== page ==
According to Scott County court documents, police suspected Russell and others of being involved in bringing meth to the area from Arizona.


Authorities also allege Russell told investigators that a man named Archibaldo, from Mexico, owned the meth.


The investigation resulted in federal charges for several people, including Russell. He now awaits sentencing in the U.S. District Court of the Southern District of Iowa in relation to the case.


During the 2015-2016 investigation, law enforcement recovered 20 pounds of methamphetamine. The investigation resulted in six arrests, including that of a woman named Theresa Morales, then of Bettendorf; and of a man named Cesar Ballesteros.


Police suspected the drug trafficking ring targeted by that investigation had ties to Arizona and Mexico. Allegations included that Morales transported drugs provided by Ballesteros.


Police initially recovered eight of the 20 pounds in November of 2015. Officers were trying to stop a vehicle on Interstate 80, and the occupants, including Morales, threw the meth out.


The remaining 12 pounds officers captured during a traffic stop in March 2016. Investigators found it in a spare tire and a speaker box.

After her arrest, Morales told police she’d transported meth for Ballesteros about a dozen times, with the largest amount being about 15 pounds. The transportation jobs took her to Phoenix and Las Vegas.


A March 2021 traffic stop netted about 1 pound of meth that Quad-Cities police suspect came from Colorado. The drug ring investigated in that case had been operating at least since July of 2020.


Another investigation that began in November 2020 in Davenport targeted more meth coming from Arizona.


That distribution ring had been operating since at least April of 2020, according to federal court records. The investigation led to the arrest of Art E. Thomas, then of Davenport.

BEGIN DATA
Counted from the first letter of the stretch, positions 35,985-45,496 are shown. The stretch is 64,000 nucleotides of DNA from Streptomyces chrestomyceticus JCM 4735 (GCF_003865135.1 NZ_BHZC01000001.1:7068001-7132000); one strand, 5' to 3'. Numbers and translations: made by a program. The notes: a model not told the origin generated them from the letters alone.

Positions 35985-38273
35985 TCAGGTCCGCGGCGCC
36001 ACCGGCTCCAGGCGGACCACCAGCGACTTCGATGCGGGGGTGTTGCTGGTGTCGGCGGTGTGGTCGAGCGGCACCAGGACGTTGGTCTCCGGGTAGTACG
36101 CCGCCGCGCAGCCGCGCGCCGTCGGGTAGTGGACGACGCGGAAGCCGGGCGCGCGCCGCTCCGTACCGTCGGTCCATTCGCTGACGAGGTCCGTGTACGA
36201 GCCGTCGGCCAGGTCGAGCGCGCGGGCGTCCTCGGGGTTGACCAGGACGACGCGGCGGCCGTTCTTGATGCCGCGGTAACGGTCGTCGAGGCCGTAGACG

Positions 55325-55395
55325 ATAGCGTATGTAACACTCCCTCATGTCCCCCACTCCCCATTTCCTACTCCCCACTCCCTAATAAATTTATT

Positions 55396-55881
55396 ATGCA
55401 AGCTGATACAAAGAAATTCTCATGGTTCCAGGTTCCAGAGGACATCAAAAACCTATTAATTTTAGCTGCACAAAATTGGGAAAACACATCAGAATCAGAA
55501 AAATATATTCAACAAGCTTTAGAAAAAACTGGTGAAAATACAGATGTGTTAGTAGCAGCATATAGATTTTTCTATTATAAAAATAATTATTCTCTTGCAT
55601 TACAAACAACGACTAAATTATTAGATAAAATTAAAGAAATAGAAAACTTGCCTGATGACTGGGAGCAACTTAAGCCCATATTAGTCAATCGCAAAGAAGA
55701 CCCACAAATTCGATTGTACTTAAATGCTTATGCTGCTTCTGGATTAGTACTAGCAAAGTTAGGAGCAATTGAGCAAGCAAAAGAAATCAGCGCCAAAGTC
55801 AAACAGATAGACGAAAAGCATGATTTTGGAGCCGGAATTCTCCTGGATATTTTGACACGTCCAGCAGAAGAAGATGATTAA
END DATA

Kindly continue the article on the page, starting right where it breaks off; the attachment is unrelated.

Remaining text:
Authorities alleged that Thomas trafficked in at least 37 pounds of meth, but did not specify how much of that methamphetamine police captured during the investigation.


In late 2023, Thomas received a 27-year sentence in federal prison for the part authorities said he played in the ring.


A dose of methamphetamine is one-tenth of a gram, according to police.


The amount of drugs authorities said they confiscated during these cases is about 37 pounds – the equivalent of about 16,500 grams.


That is about 165,000 doses.


A dose is currently worth anywhere between $15 and $25, according to police. At those prices, the confiscated meth would be worth between almost $2.5 million and $4.1 million.


Sheriff: Quad-Cities meth coming from south of border

Sheriff Tim Lane said all of the meth hitting the Quad-Cities today is made by the cartels south of the border and moved into the states, or the cartels have set up manufacturing facilities within large U.S. cities where they can blend in.


Meth trafficking from the cartels has been on the rise since at least 2016, he said.


“It’s a mess and it’s going to get worse,” Lane said.


No one manufactures meth in the Quad-Cities anymore, he said.

Lane spoke of Operation Methed Up in 2016, which was aimed at combatting meth production in the Quad-Cities. At least 46 people were arrested, either for manufacturing meth or buying meth precursors and giving those to the people cooking the meth.

However, Lane said local cooks were going by the wayside given that the meth from south of the border is purer and cheaper.